“I have respect for those singer songwriters from that era, it’s just that Neil Diamond is gross and he will fuck your daughter if he can.”….“Cheese ball, fucking cheese ball, die Neil Diamond!”

“Then, surprisingly after about three months of that, we demanded some money from the establishment,” Stav informs me. “We were like, ‘look, we won’t bring twenty people to this pub on a Sunday if you don’t pay us two hundred bucks’ or something really crap. Then about five weeks later that ditched us for a Neil Diamond covers band.”

“But we did know that we were better than the covers band, I think I mean Neil Diamond’s pretty good,” Jake confesses to Stav. “He’s terrible,” he retorts. “I saw him at Glastonbury and he stinks, he is utter shit.”

“I don’t think he’s shit, he’s a good songwriter but when you see him, he’s a massive sleaze. I have respect for those singer songwriters from that era, it’s just that Neil Diamond is gross and he will fuck your daughter if he can.” Jake continues as Stav adds his thoughts to the mix. “Cheese ball, fucking cheese ball, die Neil Diamond!”

The boys have worked up quite a sweat by his point and ask if I wouldn’t mind continuing the interview while they wash up. Expecting to be lead into the laundry, I find myself in their bathroom as they hop in the tub together.

“I think a lot of our success has come from acknowledging our limitations and working within them and I think a lot of bands do that,” Jake tells me, seemingly oblivious to the fact he’s in a bath. “If you have a framework within which you know you can work and you know you have to do something simple it allows you to be fairly creative because you’ve got these boundaries. I can only go as far as that, so what can we do with what we’re working with.”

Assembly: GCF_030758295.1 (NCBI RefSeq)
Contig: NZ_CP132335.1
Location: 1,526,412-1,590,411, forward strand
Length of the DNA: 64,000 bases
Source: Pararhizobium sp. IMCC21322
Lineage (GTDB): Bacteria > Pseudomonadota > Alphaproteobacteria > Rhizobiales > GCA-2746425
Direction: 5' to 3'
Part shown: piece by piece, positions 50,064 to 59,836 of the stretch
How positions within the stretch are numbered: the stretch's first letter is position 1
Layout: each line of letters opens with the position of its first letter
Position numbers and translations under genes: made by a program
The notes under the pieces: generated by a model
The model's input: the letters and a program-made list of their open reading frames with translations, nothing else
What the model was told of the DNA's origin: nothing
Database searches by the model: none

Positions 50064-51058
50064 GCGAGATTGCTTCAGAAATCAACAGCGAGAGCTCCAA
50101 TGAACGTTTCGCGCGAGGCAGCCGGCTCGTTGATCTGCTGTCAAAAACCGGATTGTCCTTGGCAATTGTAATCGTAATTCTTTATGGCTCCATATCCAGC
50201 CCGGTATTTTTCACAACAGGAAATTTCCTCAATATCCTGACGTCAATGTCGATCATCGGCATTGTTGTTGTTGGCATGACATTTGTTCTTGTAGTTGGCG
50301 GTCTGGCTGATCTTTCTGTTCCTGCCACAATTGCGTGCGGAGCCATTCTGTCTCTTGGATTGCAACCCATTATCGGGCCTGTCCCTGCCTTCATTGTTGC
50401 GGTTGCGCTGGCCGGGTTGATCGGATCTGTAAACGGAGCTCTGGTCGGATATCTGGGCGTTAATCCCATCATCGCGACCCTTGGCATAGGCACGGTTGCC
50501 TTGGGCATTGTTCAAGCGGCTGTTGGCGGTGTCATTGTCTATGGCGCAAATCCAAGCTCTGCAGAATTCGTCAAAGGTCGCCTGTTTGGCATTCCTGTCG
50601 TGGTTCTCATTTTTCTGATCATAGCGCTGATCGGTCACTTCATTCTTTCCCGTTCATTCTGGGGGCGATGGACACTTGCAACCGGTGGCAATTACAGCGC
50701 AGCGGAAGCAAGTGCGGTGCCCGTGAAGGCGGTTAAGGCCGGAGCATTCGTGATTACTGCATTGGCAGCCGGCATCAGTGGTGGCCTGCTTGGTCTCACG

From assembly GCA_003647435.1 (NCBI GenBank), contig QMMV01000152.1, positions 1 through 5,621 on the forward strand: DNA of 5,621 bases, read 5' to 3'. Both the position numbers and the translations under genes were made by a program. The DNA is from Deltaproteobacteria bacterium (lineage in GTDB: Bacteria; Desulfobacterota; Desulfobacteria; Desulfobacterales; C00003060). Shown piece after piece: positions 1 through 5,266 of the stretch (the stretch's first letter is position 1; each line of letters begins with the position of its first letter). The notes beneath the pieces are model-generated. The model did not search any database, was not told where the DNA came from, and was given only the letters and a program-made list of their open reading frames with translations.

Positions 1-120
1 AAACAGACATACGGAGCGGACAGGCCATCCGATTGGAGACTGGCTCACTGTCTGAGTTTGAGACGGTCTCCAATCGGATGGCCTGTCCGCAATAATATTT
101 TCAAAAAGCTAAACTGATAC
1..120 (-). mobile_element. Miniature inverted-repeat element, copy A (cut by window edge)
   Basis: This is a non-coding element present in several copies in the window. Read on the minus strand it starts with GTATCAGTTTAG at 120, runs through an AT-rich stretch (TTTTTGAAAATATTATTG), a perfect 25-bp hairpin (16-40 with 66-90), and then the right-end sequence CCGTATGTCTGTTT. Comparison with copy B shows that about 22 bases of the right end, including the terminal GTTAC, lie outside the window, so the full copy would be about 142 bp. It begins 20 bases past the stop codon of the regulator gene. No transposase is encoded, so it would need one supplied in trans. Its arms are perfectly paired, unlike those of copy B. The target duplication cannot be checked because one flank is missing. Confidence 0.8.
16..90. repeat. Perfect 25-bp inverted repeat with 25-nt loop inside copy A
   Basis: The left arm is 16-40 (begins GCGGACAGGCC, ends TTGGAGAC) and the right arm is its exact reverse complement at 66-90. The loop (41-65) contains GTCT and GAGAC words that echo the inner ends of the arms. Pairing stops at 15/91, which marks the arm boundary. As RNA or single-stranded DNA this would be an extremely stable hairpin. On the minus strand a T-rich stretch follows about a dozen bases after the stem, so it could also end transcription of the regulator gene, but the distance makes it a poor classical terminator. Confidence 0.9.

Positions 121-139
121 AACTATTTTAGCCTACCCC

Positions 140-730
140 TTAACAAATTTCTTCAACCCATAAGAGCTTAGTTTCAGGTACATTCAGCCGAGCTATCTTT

“And it’s true as well of Vitriol as a song,” Jake elaborates. “You know we couldn’t really sing at that point.” “Still can’t,” Stav quips, splashing some bubbles up into Jakes face. “It’s sort of hip-hop-ish but we did want a melody,” Jake continues, “so it’s very much a sort of A B song. We’ve got these two parts and a very limited bunch of lyrics, but if we just hit that first part then hit like a fifth or a third over it on the second part it just re-energises it. It’s like crack, you know as opposed to cocaine, it’s not good for you but it’s fucking addictive,” Jake exclaims with a laugh splashing water back at Stav and all over the floor.
Things start getting a bit creepy when they shampoo each other’s hair, and an urge to leave begins to grow in my gut. “We’ve got a bit of an odd feel for music fans,” Jake remarks as Stav pours a jug of water over his head. “We were never a buzz band you know because we weren’t very good at the start and nobody really liked us. We were kind of the ugly child of the Sydney music scene and it took a long time to convince people, but luckily in doing all that and building up that crowd really slowly, we now know how to do all this stuff like promoting and booking ourselves.”

I cop an eyeful of something fleshy and decide I’ve got enough material, excusing myself discreetly. Ever gracious hosts they walk me out and stand in the door waving at me in matching terrycloth robes as I leave. Looking back at this demented image of domestic bliss I can’t help but laugh a little and feel warm inside, regardless of how weird I felt only moments ago.